Santorum said that Lott is proposing the senators have a bipartisan caucus tomorrow morning to adopt his latest proposal: have the House Managers and the President’s attorneys argue their respective cases for four weeks, and then the Senate will vote on whether to allow a trial with witnesses. However, the Senate will also entertain a White House motion to dismiss the case outright.

Santorum confessed that under Lott’s plans, the House Managers should “assume that you will get no witnesses.” Trent Lott apparently stood nearby when Santorum told me this, because as my colorful response blared from Santorum’s telephone receiver, Lott took the phone from him and came on the line with me: Lott said he wanted to meet with all the House Managers at 6:00 p.m. tonight.

“Jim, we want to give you your trial and let you call your witnesses,” he told me. “So let’s all get together with your Managers tonight and show you that we aren’t out to be the enemy. I should have just done this myself the first time instead of using intermediaries.”

Did I just hear him correctly? After presuming Lott to be the boogeyman wanting to scuttle our case before we could present it, had all this been a misunderstanding from the start? With this personal assurance, I felt a sudden ray of hope. Our staff rounded up the other House Managers for the meeting in our Judiciary Committee conference room. Before Lott arrived, I related my conversation to the group, along with Lott’s assurance that he wants to make sure we call live witnesses.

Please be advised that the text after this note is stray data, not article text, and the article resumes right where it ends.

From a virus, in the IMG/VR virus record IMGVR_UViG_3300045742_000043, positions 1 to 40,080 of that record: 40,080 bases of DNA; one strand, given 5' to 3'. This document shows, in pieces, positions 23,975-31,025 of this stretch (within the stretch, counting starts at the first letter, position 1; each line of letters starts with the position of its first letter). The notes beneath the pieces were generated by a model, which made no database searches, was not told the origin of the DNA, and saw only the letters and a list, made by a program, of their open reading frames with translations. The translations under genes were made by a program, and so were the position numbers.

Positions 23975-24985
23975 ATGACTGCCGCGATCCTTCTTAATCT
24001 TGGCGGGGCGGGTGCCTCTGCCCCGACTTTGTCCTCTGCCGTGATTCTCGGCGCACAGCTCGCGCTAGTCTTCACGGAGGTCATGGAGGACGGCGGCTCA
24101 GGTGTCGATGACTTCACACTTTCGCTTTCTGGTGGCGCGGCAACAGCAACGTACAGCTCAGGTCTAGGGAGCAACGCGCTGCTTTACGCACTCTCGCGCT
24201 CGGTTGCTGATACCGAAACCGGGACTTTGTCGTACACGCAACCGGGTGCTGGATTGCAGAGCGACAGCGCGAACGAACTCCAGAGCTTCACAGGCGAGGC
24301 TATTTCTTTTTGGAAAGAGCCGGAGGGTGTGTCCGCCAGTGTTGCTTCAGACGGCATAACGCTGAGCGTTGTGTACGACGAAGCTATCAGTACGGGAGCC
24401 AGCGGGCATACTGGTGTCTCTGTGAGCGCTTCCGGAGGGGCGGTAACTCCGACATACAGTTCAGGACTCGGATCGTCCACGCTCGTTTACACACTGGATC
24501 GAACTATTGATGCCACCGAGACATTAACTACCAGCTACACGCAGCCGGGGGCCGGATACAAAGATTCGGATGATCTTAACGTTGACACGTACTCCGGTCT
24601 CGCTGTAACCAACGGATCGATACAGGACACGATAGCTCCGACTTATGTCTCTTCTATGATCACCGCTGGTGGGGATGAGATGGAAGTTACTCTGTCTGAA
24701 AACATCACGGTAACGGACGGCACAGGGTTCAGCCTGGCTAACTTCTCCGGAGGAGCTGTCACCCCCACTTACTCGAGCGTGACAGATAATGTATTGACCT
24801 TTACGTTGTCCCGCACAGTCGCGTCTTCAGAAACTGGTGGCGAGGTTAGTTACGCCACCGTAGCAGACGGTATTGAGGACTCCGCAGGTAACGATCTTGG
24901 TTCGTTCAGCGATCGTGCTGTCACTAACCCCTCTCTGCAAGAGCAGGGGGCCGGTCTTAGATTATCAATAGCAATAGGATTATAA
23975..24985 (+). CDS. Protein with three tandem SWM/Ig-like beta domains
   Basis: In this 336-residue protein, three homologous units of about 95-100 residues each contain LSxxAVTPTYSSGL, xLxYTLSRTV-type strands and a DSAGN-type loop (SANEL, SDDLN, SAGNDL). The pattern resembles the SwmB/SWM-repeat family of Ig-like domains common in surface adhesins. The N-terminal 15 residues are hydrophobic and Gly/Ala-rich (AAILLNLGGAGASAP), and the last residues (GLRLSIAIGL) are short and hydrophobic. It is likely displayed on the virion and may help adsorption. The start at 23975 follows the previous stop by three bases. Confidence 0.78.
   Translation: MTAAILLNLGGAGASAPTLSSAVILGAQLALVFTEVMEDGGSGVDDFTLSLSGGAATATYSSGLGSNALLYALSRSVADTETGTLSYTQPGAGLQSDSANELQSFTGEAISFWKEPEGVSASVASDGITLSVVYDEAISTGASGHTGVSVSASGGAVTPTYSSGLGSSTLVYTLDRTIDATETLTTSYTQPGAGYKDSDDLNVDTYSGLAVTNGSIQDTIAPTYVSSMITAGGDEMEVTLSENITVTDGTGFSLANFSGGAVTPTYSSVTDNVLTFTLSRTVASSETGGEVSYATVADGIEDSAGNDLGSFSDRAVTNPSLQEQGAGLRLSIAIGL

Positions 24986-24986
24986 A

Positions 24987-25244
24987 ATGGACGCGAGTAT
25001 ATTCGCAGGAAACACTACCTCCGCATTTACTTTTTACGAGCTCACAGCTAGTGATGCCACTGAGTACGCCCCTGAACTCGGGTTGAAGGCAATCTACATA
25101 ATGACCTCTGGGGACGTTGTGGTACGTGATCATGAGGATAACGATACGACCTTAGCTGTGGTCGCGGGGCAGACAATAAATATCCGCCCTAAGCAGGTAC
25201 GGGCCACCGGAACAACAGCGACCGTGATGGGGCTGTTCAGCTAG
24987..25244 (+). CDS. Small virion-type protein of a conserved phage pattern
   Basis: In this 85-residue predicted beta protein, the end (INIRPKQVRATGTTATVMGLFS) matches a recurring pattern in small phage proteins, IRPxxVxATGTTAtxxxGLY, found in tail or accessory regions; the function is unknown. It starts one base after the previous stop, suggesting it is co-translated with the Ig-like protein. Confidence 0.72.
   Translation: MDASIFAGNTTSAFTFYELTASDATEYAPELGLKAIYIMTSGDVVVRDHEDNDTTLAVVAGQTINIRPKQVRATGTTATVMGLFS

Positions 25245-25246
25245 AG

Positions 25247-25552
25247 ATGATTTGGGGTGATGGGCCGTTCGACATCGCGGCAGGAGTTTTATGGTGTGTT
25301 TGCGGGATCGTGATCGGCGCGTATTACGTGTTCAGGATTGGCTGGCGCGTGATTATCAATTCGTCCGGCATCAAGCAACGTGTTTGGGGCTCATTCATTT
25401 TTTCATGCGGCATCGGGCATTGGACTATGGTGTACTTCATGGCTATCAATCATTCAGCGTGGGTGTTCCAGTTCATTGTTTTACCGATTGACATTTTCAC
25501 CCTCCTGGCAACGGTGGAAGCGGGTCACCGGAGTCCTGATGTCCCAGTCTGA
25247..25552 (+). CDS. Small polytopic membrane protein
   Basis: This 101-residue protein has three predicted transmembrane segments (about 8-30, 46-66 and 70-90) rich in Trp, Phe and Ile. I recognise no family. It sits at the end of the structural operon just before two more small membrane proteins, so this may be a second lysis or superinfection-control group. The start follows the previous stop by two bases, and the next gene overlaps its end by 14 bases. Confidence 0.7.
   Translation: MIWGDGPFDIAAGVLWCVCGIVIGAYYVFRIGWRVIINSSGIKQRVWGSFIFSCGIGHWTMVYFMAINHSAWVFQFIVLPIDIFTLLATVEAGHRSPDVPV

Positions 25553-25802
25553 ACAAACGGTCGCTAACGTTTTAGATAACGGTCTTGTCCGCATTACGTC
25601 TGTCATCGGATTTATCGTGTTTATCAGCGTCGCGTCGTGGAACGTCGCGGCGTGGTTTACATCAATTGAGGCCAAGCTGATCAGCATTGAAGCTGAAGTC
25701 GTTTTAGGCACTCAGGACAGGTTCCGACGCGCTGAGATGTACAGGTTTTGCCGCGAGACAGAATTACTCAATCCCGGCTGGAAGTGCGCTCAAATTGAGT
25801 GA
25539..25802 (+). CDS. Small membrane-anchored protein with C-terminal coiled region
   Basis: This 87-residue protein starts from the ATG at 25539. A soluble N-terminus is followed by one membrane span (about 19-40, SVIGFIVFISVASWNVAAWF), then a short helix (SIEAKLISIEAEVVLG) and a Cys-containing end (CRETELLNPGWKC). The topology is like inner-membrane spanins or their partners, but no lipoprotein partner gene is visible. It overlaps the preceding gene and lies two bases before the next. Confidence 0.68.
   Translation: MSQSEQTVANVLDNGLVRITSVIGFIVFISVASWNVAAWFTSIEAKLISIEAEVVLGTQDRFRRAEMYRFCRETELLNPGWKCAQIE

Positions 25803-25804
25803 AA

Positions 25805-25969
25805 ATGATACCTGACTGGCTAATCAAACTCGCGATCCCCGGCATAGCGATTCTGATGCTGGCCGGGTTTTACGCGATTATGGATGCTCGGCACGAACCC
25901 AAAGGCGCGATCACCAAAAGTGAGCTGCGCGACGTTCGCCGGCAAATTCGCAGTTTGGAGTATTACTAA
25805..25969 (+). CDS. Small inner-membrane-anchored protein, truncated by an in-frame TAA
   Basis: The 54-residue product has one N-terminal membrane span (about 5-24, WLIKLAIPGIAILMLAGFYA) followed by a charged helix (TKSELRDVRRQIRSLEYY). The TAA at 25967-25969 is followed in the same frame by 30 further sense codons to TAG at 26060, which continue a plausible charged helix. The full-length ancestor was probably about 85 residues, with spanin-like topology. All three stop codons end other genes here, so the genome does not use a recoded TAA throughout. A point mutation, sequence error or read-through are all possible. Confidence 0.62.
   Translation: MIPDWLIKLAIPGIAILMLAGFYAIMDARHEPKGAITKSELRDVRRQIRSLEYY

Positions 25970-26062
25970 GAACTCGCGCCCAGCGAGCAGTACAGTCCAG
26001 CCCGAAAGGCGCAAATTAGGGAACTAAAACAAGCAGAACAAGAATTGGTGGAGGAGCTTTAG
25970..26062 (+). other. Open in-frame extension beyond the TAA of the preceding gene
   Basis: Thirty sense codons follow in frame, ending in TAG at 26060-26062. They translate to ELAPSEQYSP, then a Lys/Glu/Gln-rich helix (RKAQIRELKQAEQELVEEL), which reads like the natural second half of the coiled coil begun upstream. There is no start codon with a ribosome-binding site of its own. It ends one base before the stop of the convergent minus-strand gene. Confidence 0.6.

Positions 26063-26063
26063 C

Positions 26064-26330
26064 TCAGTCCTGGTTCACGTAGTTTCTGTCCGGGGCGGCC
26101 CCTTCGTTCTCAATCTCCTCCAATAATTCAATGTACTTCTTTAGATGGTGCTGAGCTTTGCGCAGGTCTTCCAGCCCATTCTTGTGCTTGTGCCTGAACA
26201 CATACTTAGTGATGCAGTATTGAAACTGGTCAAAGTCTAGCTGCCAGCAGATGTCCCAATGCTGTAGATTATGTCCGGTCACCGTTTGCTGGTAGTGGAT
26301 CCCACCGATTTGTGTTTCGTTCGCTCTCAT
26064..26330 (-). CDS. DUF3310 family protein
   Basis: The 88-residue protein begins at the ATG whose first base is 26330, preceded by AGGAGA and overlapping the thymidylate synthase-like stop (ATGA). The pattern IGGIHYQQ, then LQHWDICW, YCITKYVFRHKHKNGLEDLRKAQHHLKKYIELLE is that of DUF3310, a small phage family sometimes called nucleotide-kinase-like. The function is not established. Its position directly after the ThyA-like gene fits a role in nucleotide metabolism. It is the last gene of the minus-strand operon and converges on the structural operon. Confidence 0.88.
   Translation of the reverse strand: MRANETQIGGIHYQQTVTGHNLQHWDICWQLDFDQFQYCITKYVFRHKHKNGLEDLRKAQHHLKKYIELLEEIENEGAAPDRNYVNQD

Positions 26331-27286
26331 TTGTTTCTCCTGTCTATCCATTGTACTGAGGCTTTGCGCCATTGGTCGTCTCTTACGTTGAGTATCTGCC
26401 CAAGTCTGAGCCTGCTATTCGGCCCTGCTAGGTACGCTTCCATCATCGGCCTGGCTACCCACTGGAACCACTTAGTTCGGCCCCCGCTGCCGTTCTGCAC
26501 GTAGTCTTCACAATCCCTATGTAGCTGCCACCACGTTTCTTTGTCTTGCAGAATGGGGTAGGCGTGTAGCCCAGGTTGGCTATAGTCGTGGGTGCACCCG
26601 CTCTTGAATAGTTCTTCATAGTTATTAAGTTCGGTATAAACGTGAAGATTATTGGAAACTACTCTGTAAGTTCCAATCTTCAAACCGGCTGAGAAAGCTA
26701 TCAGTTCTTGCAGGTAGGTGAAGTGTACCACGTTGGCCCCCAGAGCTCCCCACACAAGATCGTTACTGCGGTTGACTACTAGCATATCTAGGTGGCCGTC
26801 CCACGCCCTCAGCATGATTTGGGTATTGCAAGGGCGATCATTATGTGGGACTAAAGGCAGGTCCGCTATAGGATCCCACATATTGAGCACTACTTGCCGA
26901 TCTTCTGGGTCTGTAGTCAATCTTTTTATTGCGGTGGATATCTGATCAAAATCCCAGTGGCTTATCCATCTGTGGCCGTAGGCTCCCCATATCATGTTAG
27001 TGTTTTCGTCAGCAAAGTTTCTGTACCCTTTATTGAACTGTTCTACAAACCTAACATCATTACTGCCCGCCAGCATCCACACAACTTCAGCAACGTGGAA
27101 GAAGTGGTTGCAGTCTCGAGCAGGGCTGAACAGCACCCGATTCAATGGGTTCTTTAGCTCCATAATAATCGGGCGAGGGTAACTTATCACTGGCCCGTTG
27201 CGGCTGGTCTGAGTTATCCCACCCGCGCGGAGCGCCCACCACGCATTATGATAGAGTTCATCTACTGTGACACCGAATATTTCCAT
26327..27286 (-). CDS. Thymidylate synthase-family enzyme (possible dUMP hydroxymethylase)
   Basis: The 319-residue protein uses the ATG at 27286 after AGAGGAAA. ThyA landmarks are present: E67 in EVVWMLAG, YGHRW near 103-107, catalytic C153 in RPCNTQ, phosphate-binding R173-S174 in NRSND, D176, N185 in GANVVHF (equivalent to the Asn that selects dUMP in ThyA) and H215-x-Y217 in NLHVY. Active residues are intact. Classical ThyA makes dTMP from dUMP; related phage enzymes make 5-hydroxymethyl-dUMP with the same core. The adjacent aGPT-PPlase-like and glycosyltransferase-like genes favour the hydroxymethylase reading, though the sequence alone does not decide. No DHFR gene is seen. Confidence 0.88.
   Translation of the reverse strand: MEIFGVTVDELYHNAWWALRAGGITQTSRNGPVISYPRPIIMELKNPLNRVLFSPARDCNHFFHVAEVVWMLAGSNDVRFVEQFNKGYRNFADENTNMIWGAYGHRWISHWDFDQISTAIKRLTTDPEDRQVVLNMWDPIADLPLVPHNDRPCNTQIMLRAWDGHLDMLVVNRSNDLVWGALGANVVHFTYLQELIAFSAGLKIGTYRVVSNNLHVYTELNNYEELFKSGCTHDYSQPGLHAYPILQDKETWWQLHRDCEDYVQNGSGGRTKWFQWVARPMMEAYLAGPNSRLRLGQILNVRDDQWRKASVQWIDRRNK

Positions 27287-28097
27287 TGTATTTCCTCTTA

Manager Chris Cannon interrupted me:

“I just spoke to [Utah Republican Senator] Bob Bennett,” Cannon said. “Bennett told me, ‘You guys just lost. The Senate plans to kill off your hope of calling any witnesses.’”

Manager Bill McCollum shared that he just received the same message from Senator Mike DeWine (R-OH).

Fuming over Lott’s apparent smoke blowing over the telephone, I renewed my motion that we should refuse to participate in any proceeding where the senators block us from calling witnesses. Bob Barr agreed, and made a motion to give Chairman Hyde authority to tell Lott we would refuse to proceed without witnesses.

Henry took the middle ground, saying we should take two days in the Senate to make our case as to why we need witnesses. “Otherwise,” he feared, “we might appear to be sore losers.”

Trent Lott and Rick Santorum interrupted our discussion when they arrived together at 6:15 p.m.

After expressing his love for the House and claiming fond memories of his own days there, Lott lamented that the Senate is a more complicated body to lead: